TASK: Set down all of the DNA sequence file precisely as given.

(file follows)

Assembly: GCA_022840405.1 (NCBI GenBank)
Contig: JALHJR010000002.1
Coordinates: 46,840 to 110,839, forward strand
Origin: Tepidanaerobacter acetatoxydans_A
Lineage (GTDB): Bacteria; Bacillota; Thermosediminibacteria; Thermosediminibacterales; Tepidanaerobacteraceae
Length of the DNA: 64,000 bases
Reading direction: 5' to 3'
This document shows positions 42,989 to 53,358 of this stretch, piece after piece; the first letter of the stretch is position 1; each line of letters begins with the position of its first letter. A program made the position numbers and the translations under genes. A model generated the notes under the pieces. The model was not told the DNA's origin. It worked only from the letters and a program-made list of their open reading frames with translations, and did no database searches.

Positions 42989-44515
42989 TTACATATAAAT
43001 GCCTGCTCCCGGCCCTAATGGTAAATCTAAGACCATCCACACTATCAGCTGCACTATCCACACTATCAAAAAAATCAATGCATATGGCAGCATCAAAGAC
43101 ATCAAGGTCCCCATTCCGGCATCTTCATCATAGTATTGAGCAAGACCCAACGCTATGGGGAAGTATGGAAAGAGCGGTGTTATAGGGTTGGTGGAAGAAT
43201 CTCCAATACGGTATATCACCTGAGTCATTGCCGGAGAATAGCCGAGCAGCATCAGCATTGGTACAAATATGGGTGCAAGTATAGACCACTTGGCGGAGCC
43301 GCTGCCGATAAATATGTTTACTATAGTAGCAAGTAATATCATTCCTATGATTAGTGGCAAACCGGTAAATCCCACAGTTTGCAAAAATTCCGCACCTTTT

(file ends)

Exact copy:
Assembly: GCA_022840405.1 (NCBI GenBank)
Contig: JALHJR010000002.1
Coordinates: 46,840 to 110,839, forward strand
Origin: Tepidanaerobacter acetatoxydans_A
Lineage (GTDB): Bacteria; Bacillota; Thermosediminibacteria; Thermosediminibacterales; Tepidanaerobacteraceae
Length of the DNA: 64,000 bases
Reading direction: 5' to 3'
This document shows positions 42,989 to 53,358 of this stretch, piece after piece; the first letter of the stretch is position 1; each line of letters begins with the position of its first letter. A program made the position numbers and the translations under genes. A model generated the notes under the pieces. The model was not told the DNA's origin. It worked only from the letters and a program-made list of their open reading frames with translations, and did no database searches.

Positions 42989-44515
42989 TTACATATAAAT
43001 GCCTGCTCCCGGCCCTAATGGTAAATCTAAGACCATCCACACTATCAGCTGCACTATCCACACTATCAAAAAAATCAATGCATATGGCAGCATCAAAGAC
43101 ATCAAGGTCCCCATTCCGGCATCTTCATCATAGTATTGAGCAAGACCCAACGCTATGGGGAAGTATGGAAAGAGCGGTGTTATAGGGTTGGTGGAAGAAT
43201 CTCCAATACGGTATATCACCTGAGTCATTGCCGGAGAATAGCCGAGCAGCATCAGCATTGGTACAAATATGGGTGCAAGTATAGACCACTTGGCGGAGCC
43301 GCTGCCGATAAATATGTTTACTATAGTAGCAAGTAATATCATTCCTATGATTAGTGGCAAACCGGTAAATCCCACAGTTTGCAAAAATTCCGCACCTTTT